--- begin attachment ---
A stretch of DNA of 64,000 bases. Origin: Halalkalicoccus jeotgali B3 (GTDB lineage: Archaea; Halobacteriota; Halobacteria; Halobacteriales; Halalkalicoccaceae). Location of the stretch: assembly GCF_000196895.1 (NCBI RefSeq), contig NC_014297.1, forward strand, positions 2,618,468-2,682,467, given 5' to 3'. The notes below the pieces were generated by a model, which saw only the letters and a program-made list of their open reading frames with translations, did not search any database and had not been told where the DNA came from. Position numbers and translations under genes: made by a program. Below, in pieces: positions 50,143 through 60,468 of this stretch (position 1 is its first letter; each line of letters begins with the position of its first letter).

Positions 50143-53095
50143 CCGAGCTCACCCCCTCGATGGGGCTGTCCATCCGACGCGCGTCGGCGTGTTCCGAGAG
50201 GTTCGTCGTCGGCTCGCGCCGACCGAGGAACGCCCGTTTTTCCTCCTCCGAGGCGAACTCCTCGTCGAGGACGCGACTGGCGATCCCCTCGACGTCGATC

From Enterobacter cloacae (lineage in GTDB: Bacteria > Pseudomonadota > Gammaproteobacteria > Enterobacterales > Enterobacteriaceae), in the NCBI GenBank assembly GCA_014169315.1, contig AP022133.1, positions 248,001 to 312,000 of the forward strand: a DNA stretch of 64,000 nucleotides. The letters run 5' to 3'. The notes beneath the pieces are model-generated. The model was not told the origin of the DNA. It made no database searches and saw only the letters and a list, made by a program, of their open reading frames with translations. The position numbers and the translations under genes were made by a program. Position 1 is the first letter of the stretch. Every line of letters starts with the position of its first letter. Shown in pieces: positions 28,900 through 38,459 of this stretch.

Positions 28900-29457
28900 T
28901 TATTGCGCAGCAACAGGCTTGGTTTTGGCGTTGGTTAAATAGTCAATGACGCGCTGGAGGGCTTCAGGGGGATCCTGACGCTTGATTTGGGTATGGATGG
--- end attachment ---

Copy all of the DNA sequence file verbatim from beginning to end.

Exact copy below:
A stretch of DNA of 64,000 bases. Origin: Halalkalicoccus jeotgali B3 (GTDB lineage: Archaea; Halobacteriota; Halobacteria; Halobacteriales; Halalkalicoccaceae). Location of the stretch: assembly GCF_000196895.1 (NCBI RefSeq), contig NC_014297.1, forward strand, positions 2,618,468-2,682,467, given 5' to 3'. The notes below the pieces were generated by a model, which saw only the letters and a program-made list of their open reading frames with translations, did not search any database and had not been told where the DNA came from. Position numbers and translations under genes: made by a program. Below, in pieces: positions 50,143 through 60,468 of this stretch (position 1 is its first letter; each line of letters begins with the position of its first letter).

Positions 50143-53095
50143 CCGAGCTCACCCCCTCGATGGGGCTGTCCATCCGACGCGCGTCGGCGTGTTCCGAGAG
50201 GTTCGTCGTCGGCTCGCGCCGACCGAGGAACGCCCGTTTTTCCTCCTCCGAGGCGAACTCCTCGTCGAGGACGCGACTGGCGATCCCCTCGACGTCGATC

From Enterobacter cloacae (lineage in GTDB: Bacteria > Pseudomonadota > Gammaproteobacteria > Enterobacterales > Enterobacteriaceae), in the NCBI GenBank assembly GCA_014169315.1, contig AP022133.1, positions 248,001 to 312,000 of the forward strand: a DNA stretch of 64,000 nucleotides. The letters run 5' to 3'. The notes beneath the pieces are model-generated. The model was not told the origin of the DNA. It made no database searches and saw only the letters and a list, made by a program, of their open reading frames with translations. The position numbers and the translations under genes were made by a program. Position 1 is the first letter of the stretch. Every line of letters starts with the position of its first letter. Shown in pieces: positions 28,900 through 38,459 of this stretch.

Positions 28900-29457
28900 T
28901 TATTGCGCAGCAACAGGCTTGGTTTTGGCGTTGGTTAAATAGTCAATGACGCGCTGGAGGGCTTCAGGGGGATCCTGACGCTTGATTTGGGTATGGATGG